Since partial trademark cancellation will only be available as of June 12, 2023, any use within the class will be sufficient to maintain the validity of the entire registration. Use of the trademark as part of a company name or activity will also suffice.
As of June 12, 2023, the trademark will be in force only for the products sold or services provided and those related or similar to them; or in the case that it had been used as a commercial or activity designation, only in relation to the products or services related or similar to it.
- What happens if the trademark was only used for some product or services in another class during the last 5 years?
In this situation, the registration will be maintained if the goods sold, or the service rendered in the other class is related to the goods or services of the relevant class. Use of the trademark as part of a company name or activity related to the class will also suffice.
It is worth mentioning that even if the goods sold or services rendered in the other class are not related to the goods or services covered by the registration, total trademark cancellation would not be successful until June 12, 2023, as per the answer provided to question 4. In other words, while the grace period lasts until June 12, 2023, any use would allow the validity of the trademarks in any of the 45 existing classes.
- What happens if the trademark starts being used after the petition for trademark cancellation is filed?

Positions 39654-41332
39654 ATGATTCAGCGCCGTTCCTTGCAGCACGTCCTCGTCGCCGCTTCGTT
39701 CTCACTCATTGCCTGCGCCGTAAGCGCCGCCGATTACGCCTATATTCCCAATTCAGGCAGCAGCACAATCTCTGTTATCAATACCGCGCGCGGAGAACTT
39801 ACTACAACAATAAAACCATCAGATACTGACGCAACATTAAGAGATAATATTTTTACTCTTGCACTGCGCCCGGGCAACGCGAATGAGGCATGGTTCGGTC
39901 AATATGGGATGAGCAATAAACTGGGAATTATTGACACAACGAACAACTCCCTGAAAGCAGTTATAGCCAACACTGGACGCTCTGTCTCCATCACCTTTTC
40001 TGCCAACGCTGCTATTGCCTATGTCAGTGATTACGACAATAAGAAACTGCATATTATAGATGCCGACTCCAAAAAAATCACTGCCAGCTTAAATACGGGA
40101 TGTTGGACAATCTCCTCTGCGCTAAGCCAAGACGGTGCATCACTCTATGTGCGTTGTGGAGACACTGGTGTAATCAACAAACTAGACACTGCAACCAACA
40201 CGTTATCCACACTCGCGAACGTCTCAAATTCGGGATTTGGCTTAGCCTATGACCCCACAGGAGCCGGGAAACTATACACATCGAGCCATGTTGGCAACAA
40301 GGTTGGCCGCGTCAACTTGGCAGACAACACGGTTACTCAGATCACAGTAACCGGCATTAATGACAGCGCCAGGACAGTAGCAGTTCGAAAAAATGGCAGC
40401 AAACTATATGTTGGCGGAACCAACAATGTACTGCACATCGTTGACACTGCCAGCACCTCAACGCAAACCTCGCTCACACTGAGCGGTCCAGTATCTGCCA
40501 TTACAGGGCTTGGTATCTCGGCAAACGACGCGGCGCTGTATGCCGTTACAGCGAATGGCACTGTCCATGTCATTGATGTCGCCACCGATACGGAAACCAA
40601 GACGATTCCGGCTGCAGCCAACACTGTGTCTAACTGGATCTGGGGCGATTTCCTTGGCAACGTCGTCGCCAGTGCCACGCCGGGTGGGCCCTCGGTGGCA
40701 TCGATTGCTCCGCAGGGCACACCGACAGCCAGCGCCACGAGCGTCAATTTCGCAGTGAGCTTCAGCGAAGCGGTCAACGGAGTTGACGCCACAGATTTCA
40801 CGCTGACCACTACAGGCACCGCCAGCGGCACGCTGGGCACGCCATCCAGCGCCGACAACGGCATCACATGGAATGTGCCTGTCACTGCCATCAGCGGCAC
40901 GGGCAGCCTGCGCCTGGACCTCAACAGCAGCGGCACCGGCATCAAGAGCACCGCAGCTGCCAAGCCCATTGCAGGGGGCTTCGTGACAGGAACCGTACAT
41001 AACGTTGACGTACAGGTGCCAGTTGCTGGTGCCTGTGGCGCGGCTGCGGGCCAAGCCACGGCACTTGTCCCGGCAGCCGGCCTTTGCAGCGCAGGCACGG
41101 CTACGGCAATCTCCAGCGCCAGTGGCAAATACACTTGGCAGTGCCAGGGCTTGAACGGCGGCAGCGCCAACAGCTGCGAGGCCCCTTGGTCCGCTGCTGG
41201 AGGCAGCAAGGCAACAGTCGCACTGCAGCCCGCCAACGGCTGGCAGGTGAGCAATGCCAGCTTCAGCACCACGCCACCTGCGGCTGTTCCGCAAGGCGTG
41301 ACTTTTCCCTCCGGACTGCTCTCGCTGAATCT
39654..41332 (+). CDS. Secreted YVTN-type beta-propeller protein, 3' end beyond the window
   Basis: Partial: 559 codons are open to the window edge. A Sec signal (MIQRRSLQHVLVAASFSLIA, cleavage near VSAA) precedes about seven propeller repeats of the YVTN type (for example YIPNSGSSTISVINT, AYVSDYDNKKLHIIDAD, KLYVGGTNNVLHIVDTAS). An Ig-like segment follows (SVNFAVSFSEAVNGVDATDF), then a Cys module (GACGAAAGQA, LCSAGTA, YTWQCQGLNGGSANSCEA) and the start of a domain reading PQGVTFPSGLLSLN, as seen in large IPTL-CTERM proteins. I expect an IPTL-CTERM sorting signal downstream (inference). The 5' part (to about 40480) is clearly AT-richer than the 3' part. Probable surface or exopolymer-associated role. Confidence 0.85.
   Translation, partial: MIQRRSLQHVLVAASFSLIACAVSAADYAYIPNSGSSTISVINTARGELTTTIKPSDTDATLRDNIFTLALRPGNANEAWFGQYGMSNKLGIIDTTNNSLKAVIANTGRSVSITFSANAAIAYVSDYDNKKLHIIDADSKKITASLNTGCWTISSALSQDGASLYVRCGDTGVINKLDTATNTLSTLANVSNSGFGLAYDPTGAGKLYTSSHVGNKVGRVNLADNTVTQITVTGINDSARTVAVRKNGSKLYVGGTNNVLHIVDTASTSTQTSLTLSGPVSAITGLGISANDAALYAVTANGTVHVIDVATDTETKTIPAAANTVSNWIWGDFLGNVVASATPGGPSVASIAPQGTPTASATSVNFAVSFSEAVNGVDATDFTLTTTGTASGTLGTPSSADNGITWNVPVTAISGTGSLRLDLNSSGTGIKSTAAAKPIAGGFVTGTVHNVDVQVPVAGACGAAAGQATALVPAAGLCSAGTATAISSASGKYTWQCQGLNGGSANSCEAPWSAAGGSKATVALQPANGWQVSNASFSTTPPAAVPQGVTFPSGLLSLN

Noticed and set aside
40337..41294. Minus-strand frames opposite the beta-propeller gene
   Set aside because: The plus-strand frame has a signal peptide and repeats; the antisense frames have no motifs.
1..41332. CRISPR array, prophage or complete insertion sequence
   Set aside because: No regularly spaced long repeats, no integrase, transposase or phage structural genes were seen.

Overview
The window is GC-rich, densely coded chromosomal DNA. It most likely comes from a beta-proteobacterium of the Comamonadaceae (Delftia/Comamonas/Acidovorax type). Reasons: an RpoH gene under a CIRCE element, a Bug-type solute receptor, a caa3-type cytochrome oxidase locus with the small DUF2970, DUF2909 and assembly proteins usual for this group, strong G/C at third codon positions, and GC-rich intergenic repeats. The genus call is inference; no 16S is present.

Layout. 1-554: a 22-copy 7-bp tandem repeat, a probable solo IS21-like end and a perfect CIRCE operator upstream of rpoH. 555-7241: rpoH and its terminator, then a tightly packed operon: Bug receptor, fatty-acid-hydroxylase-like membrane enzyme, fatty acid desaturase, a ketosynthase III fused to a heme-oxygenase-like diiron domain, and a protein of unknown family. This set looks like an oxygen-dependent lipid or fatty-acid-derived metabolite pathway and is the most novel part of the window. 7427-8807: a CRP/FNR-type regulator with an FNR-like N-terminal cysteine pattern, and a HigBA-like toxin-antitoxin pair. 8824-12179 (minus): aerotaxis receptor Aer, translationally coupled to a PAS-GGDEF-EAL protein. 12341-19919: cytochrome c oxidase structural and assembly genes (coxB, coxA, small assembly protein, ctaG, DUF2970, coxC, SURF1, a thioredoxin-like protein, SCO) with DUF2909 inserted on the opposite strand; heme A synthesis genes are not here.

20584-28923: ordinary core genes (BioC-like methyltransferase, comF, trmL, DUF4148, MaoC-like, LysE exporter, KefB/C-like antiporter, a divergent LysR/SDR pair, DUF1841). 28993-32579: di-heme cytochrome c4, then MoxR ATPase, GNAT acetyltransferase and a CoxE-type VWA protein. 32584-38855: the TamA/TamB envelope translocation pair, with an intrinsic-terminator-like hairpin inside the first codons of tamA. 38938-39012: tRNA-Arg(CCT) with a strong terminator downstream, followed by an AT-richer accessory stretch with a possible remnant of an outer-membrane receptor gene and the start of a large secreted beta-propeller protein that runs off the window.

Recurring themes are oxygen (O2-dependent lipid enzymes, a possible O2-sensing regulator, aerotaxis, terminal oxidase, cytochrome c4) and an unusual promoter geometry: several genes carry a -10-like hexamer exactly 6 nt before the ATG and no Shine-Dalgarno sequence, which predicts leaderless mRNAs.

Later use should not be taken into account by the Trademark Office and the cancellation petition should be successful.
To this end, the date of submission of the cancellation request before the Trademark Office must be taken into account. However, part of the academic legal opinion considers that the date to be considered should be the date of notification by the Trademark Office to the owner of the registration and not the formal date of filing. With this in mind, we consider it advisable to reliably notify the owner of the trademark regarding the presentation of the expiration order, in order to avoid that a possible use before notification may affect the results of the expiration action.
- Should I gather evidence of use of my trademarks?
Although it is not compulsory, it is a good idea to gather and keep evidence of trademark use, at least once a year, in relation to as many goods and services as possible. It is also advisable to keep copies of any trademark advertising released.
- Can the decisions made by the Trademark Office be appealed?
All decisions made by the Trademark Office withing the cancellation process may be challenged through a motion for reconsideration (10 working days) and/or an appeal before a higher administrative authority (15 working days). The final decision may be challenged through a motion for reconsideration or an appeal before a higher administrative authority, or a motion may be filed before the Federal Court of Appeals in Civil and Commercial Matters (30 working days) set forth by Section 26 of Law No. 22362, which shall be filed before the local TMO.
If a motion for reconsideration and/or an appeal is filed before a higher administrative authority and the original decision is upheld, the motion or appeal may later be filed before the Federal Court of Appeals in Civil and Commercial Matters.
Author: Diego Palacio
Verifier: Mingo Palacio
Trademark Act No. 22362, Section 26. (Section replaced by section 74 of Law No. 27444).
Executive order 242/2019, Section 26. (Regulation Act 22362) Argentine Trademark and Patent Office Resolution 183/2018, annex IV (incorporated by Resolution P279 / 2019, annex II).